CMC’s Model UN delegates are world champions – again. This spring break, the team of 10 beat out Georgetown University to claim the title of Best Small Delegation at the 27th annual Harvard World Model United Nations Conference in Panama City, Panama.
“When we walked out of the closing ceremony,” Jerry Li ’18 said, “I felt an immense sense of pride for everything we managed to accomplish, as well as a sense of comforting closure for my CMC experience.”
In addition to the team’s win, each delegate was also commended individually, with nine diplomacy awards – the highest award at the competition – and one verbal recognition.
The team was made up of three seniors, five juniors, and two sophomores. Samarth Chawla ’19 and Jerry Li ’18 served as head delegates, with Kate Ridenour ’18, Thomas Schalke ’18, Emma Houston ’19, Nick Fedorochko ’19, Payson Ruhl ’19, Zach Wong ’19, Shreya Bhatnagar ’20, and Andrew Ciacci ’20 rounding out the team.
WorldMUN is one of the largest international Model UN competitions in the world. Considered the “Olympics of Model UN,” it draws the top competitors from colleges and universities across the world. This year, the CMC students were among more than 2,000 participants from more than 80 countries.
The competition was palpably intense, Li said. “The Belgians, Peruvians, and Venezuelans are known for being fantastic delegates, and we all knew they would be stiff competition,” he said. But, with previous wins under its belt, “CMC has built a fantastic reputation for itself on the international circuit.”
Model United Nations is run as an authentic simulation of the actual United Nations body. Participants have an opportunity to hone their public speaking, writing, and collaboration skills. They research and argue real-world issues, taking the concepts and theories learned in the classroom into simulated UN committees.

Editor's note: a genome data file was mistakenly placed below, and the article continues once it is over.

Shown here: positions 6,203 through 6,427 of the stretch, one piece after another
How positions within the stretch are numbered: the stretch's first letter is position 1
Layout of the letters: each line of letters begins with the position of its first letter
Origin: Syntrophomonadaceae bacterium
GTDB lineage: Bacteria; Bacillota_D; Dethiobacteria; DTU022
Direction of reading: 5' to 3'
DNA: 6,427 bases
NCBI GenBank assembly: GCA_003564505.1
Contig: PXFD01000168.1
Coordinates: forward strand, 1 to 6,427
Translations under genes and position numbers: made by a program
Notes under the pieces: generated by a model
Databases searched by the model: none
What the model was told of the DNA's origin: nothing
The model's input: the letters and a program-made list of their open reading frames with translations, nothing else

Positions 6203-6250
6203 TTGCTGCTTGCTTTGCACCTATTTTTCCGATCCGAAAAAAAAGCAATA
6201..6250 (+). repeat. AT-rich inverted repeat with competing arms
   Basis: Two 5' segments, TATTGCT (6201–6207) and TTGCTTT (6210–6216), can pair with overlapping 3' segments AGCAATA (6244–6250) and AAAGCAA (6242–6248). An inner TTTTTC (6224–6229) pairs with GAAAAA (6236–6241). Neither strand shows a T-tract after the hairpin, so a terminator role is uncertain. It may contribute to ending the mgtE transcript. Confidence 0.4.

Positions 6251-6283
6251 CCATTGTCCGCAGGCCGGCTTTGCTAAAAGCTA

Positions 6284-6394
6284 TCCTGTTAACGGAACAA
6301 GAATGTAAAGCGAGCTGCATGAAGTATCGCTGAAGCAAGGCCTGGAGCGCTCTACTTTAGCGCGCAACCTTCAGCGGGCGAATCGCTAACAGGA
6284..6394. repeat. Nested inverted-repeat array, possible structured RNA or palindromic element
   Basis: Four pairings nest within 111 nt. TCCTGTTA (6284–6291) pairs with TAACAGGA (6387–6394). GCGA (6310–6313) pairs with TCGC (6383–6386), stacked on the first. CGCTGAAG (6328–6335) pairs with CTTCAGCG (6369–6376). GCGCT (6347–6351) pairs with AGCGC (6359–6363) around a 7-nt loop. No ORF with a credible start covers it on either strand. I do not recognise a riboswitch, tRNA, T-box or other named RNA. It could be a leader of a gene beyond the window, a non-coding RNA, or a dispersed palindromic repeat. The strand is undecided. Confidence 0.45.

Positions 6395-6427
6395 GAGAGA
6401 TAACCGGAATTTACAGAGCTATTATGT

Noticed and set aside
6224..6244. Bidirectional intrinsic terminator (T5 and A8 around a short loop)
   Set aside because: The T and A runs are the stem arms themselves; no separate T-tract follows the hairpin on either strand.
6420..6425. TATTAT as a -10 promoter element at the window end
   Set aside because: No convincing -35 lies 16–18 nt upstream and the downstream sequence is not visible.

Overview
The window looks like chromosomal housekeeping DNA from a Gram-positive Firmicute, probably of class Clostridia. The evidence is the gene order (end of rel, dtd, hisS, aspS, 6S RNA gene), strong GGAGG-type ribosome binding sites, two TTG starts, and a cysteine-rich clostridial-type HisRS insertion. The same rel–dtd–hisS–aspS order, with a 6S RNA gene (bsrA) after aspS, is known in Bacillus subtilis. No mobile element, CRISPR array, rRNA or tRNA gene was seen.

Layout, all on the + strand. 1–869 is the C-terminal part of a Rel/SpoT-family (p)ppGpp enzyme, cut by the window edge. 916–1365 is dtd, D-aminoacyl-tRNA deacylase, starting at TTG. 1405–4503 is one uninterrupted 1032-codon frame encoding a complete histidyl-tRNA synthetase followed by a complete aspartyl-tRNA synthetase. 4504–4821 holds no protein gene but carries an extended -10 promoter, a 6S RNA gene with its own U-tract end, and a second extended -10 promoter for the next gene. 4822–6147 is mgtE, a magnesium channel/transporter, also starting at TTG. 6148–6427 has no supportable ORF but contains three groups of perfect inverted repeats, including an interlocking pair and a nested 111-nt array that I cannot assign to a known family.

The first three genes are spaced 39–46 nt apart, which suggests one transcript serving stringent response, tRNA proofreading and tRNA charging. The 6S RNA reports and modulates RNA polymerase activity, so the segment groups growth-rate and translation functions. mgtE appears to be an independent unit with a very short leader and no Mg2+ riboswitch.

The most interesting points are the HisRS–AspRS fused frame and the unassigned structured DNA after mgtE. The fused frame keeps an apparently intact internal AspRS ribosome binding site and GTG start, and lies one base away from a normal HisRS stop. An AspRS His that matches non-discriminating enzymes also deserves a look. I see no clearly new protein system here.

Paired with delegates from countries from Australia to Venezuela, the CMC team tackled such timely issues as cyber security, preserving the European Union after Brexit, resolving the Rohingya refugee crisis in Asia, and addressing gender discrimination through an economic lens.
Preparation for a competition like this, the students said, involves hours of mock debates and research including synthesizing articles, reviewing footage of actual debates on these issues, and tapping professors’ expertise on campus.
“Whether it’s in a classroom at CMC, in a boardroom at work, or in tough social situations,” Li said, “I have been able to display the skills I gained in Model UN through performing solid presentations, negotiating with tact and empathy, and bringing varying interests together to achieve compromises.”
Although CMC has been participating in Model UN since 2004, the program is relatively new to ranking among top-tier Model UN teams, with many of the major competitors having historically-strong teams.
The team is now able to elevate its competitiveness by traveling to more competitions, thanks to a recent $250,000 gift from donor Eric X. Li.
And CMC has been on a roll this year. Earlier this spring, the team won both individual and group awards at its first two conferences of the semester at Harvard University and Pomona College.
Veteran MUN delegate Chawla attributes their winning season to a couple of things: “I think it just comes down to a) hard work … and b) team dynamic.”
This year marks the fourth world championship win for CMC, with previous victories in Vancouver (2012), Seoul (2015), and Rome (2016). Next up for team CMC is LAMUN, UCLA’s annual collegiate MUN conference, from April 19-22, which they also won last year.
– Michelle Maltais